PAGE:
On Wed, 24 Jan 2001, Dan Nelson wrote:
> In the last episode (Jan 24), Daniel Eischen said:
> > On Wed, 24 Jan 2001, Alfred Perlstein wrote:
> > > * Daniel M. Eischen <[EMAIL PROTECTED]> [010124 05:26] wrote:
> > > > As discussed a few days ago, I've just committed the changes to libc
> > > > and libc_r to allow them to be linked together via -lc_r. If you're
> > > > running -current and have any threaded apps built using libc_r.so.5,
> > > > you'll need to rebuild them without the -pthread option using -lc_r.
> > > >
> > > > For porters, the __FreeBSD_version has been bumped to 500016 to
> > > > reflect the above change.
> > >
> > > This is ambiguous, can you provide old/new examples of how to
> > > compile/link a single C source file?
> > What's not clear ;-) Use -lc_r instead of -pthread.
> > gcc -Wall -o foo foo.c -lc_r
> > The old way was:
> > gcc -Wall -D_THREAD_SAFE -o foo foo.c -pthread
> I thought the old way was just -pthread, and it would handle
> everything. I did a quick scan of the devel/ and net/ branches of our
> ports tree, and of 43 thread-using ports, 36 of the ports simply add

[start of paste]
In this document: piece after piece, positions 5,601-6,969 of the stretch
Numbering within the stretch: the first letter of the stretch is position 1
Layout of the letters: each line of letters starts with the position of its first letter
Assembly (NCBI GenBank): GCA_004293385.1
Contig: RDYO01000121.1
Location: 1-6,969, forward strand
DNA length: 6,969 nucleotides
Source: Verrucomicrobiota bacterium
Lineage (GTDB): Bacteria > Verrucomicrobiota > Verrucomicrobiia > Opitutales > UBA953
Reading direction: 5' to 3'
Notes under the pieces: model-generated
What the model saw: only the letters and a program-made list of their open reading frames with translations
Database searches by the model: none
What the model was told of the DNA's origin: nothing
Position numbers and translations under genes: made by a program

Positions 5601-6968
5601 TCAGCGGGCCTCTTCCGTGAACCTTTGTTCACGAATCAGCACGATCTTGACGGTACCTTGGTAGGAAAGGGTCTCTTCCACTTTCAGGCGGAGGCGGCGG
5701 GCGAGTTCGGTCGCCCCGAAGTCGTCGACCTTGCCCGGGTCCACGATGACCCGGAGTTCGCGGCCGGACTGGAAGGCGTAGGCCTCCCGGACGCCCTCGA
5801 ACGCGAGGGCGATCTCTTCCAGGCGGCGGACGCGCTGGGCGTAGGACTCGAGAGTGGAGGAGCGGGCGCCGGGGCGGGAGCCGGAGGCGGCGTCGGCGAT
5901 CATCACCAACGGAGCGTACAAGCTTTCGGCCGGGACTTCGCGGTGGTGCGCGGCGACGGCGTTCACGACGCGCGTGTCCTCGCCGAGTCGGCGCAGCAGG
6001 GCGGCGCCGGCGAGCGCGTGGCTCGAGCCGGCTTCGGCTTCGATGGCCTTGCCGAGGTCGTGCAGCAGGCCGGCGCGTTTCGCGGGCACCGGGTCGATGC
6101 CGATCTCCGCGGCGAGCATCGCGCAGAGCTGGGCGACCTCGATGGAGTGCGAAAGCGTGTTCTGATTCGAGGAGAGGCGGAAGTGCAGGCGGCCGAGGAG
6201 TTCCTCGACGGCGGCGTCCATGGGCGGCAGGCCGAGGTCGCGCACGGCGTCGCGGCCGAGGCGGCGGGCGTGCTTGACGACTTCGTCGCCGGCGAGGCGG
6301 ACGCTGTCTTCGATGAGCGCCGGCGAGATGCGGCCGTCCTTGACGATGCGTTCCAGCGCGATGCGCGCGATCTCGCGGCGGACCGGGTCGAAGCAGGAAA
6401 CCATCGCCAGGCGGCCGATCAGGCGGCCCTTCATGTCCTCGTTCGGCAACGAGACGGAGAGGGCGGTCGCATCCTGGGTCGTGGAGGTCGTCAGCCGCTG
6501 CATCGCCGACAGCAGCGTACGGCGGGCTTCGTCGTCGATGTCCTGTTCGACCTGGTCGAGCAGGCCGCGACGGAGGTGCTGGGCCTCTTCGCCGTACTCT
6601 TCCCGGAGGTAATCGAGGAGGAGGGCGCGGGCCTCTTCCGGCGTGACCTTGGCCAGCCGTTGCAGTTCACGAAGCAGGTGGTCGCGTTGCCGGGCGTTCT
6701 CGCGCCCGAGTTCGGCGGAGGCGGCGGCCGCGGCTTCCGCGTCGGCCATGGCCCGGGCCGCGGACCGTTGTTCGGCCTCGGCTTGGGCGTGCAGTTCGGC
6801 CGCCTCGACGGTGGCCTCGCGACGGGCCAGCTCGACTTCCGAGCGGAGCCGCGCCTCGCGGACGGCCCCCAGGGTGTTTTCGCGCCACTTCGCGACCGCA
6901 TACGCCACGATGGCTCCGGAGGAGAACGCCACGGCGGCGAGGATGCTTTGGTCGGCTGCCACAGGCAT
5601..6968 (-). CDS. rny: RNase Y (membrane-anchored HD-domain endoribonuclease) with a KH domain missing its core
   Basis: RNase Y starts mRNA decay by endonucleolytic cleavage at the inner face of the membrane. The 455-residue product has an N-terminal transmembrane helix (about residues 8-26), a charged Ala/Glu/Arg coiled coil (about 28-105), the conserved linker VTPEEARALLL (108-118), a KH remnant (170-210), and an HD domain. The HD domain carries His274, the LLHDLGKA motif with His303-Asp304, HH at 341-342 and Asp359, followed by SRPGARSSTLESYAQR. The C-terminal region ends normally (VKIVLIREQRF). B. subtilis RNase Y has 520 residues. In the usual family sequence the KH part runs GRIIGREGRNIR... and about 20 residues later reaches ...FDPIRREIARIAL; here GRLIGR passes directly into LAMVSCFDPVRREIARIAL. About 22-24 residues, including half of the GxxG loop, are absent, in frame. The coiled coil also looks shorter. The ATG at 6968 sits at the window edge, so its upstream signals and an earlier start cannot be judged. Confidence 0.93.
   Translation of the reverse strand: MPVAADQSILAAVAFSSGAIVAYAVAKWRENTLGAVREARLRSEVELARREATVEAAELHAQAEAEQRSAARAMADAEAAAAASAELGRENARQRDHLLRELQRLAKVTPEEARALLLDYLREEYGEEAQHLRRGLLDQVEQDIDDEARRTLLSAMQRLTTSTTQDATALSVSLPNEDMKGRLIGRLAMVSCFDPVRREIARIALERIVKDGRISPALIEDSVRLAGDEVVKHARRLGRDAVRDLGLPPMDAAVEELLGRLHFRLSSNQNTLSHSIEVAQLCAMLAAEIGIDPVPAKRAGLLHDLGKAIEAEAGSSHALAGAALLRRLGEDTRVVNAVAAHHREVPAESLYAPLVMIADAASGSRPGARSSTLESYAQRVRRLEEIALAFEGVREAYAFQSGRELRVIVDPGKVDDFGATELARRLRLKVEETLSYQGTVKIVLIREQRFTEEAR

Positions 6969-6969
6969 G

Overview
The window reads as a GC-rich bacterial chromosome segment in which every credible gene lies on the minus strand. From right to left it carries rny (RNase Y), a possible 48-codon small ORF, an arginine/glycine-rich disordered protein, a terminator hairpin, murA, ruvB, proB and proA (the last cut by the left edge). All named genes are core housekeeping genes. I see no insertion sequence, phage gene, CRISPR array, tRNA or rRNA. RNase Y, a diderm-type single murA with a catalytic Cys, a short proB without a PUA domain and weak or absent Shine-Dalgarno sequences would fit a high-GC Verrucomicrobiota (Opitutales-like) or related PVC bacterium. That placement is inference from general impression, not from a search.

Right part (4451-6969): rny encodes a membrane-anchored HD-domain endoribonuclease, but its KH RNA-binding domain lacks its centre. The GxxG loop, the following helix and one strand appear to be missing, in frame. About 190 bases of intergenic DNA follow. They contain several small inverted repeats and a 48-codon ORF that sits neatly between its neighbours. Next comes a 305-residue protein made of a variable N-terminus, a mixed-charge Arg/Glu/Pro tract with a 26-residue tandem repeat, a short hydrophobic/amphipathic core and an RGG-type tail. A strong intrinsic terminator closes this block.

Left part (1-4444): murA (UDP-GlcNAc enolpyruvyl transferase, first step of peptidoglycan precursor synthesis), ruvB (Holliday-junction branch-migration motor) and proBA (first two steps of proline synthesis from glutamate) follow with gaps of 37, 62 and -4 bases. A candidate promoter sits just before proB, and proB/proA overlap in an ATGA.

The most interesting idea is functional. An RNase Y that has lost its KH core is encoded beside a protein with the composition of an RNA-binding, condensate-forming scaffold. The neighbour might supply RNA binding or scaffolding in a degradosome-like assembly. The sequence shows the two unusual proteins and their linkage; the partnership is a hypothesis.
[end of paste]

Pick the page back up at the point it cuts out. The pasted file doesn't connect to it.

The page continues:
> -pthread. Only 7 also add -D_THREAD_SAFE.
> The only usage of _THREAD_SAFE in /usr/include is redefinition of
> feof, ferror, clearerr, and fileno to *_unlocked.
That's if _THREAD_SAFE isn't defined, otherwise the MT-safe
versions of those functions are used. The same for getc(),
putc(), getchar(), putchar().
If the application isn't using those functions, nor calling
anything in libc that uses them, then there shouldn't be a
problem in not defining _THREAD_SAFE. But to be correct,
and if you see gcc(1), -D_THREAD_SAFE is recommended.
This is not the case in -current; -D_THREAD_SAFE is not needed
(but will not be harmful if it is used).
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